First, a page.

This summer, Sarah Rafferty starred in one of the most-watched shows to hit streaming — four years after the series ended its run.
"Suits," the legal drama that originally ran on USA Network from 2011 to 2019, has seen a resurgence in popularity since it became available to stream on Netflix in June. (It's also available to stream in full on Peacock.) In the months since, the series has broken several streaming records — notching 18 billion streaming minutes in July alone — and is the most-watched title ever acquired by a streaming service, according to Nielsen.
It's the sort of feat Rafferty's character on the show, the all-knowing and impeccably dressed legal secretary-turned Chief Operations Officer Donna Paulsen, might be tempted to celebrate by partaking in the show's ever-mysterious can opener ritual. (The series also famously stars Meghan Markle.) Rafferty, though, is hoping some of that success will benefit her newest series for the streamer.
She stars as Katherine Walter, the matriarch of the large Walter family, in Netflix's adaptation of the Ali Novak's coming-of-age novel, "My Life With the Walter Boys." Now streaming, the series revolves around 15-year-old Jackie, who is uprooted from Manhattan to rural Colorado after the deaths of several members of her immediate family. She is taken in by her mom's best friend, Katherine, and her husband, George (Marc Blucas), who are already raising 10 children, mostly boys.
In a recent video call from her home in the Valley, Rafftery, whose post-"Suits" credits include "Grey's Anatomy" and "Chicago Med," talked about the benefit of playing a mom on a teen show, watching "Suits" find a second life on streaming and the possibility of reprising Donna Paulsen.
How was Katherine Walter, this beloved veterinarian in her community and the matriarch to a family of 10 children, presented to you?
I only had the first episode, and I really focused just on the scene when she goes to Jackie — Jackie was supposed to have fallen in the pool, but [instead] she got splashed by the dogs. That was the scene I was given to make my decision about. I think what I really connected to was the humanity of this mother, desperately wanting to be picked by her best friend's child to allow her the opportunity to nurture her into her new life. And that Katherine, not to the extent of Jackie, is also really grieving this loss too, and out of that comes this desire for the connection. That really spoke to me. I had known that Katherine herself was an adopted child. We know she had an amazing childhood and beautiful adoptive parents, but she still had an ache to understand her birth mother and where she came from, and maybe a little piece of the "why." And out of seeking that, she went on this healing journey of building her own family in a modern way with chosen and blood family. I think the fact that she has a big, huge, sprawling, chaotic family is a huge part of her healing journey. She wants to offer that to Jackie.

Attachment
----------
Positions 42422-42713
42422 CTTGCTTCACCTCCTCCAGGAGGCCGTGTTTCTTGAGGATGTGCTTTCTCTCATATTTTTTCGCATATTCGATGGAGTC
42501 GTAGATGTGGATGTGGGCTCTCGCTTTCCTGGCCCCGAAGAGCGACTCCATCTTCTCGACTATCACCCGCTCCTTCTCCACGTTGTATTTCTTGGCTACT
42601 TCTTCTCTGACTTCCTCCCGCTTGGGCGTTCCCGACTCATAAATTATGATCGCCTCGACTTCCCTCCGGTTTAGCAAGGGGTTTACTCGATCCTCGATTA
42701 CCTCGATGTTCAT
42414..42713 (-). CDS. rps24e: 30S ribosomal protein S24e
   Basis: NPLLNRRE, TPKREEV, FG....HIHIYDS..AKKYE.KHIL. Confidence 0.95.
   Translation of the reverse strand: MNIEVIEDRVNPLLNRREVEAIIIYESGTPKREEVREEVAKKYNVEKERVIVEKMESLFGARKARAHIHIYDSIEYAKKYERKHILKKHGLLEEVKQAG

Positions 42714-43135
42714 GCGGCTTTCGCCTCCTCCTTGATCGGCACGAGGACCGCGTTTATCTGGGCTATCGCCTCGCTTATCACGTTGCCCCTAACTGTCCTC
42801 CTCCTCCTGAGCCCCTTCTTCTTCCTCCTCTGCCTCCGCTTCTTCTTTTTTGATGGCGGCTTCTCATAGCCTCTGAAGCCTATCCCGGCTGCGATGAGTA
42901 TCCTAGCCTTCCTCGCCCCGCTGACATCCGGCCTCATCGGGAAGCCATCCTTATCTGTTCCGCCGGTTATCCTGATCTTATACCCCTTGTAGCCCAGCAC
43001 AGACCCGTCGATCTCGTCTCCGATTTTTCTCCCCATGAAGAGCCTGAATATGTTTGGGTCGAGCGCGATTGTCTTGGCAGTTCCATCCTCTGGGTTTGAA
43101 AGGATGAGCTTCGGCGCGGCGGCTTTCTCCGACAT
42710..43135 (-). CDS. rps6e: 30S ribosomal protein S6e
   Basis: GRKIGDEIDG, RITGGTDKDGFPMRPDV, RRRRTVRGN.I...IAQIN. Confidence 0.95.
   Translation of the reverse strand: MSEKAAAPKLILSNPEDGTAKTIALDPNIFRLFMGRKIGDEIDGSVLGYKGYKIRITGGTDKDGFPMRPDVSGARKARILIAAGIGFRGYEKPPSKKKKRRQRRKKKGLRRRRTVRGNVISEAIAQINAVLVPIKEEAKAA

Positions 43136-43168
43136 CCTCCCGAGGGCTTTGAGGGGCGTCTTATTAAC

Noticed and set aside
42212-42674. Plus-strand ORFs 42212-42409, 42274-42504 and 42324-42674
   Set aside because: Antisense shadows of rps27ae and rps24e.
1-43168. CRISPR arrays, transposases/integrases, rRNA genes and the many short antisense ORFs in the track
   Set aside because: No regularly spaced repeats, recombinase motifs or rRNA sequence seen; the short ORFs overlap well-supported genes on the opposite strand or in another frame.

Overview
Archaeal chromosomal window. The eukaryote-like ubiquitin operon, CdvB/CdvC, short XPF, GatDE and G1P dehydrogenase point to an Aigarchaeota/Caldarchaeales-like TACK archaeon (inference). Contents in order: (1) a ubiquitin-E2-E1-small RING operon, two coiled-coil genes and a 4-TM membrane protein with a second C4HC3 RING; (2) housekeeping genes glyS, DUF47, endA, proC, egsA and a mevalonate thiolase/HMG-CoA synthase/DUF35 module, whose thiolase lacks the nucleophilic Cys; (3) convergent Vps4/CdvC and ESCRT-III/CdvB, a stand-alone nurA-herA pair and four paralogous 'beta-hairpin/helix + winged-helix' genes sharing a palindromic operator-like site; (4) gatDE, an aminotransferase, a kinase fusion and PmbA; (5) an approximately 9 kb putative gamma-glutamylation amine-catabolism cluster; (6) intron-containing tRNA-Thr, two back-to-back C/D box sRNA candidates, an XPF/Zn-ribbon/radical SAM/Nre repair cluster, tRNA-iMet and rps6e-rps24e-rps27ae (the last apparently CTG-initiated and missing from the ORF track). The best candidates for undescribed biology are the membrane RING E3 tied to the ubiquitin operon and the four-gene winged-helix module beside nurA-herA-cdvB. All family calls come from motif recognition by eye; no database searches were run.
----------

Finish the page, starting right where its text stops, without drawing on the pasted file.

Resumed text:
The show has you back in Canada this time, though, in Alberta. Were you commuting back and forth?
I was commuting. I love Canada. I loved our time in Toronto [where "Suits" was shot.] I raised my kids for nine years there. When it came time to go to Calgary, my kids are too old to come with me. So I was ferociously commuting, like gunning it for the airport at every opportunity that I could. While I was there, there was this magical thing happening with my fictional sons, where sometimes if I had a weekend and I couldn't go home, which was very hard for me — I didn't make it on Father's Day. I didn't make it home for Mother's Day. I was sad — they stepped in and folded me into plans and took road trips with me to Banff and those kinds of things. One of the benefits of electing to be the mom on a teen show is that I had downtime. I knew there would be days where we're shooting a high school party, there's no moms there, so I could get home to my real teens.
You're often doing scenes with a gaggle of young actors, mainly boys. How much did you take on a motherly role with them ?
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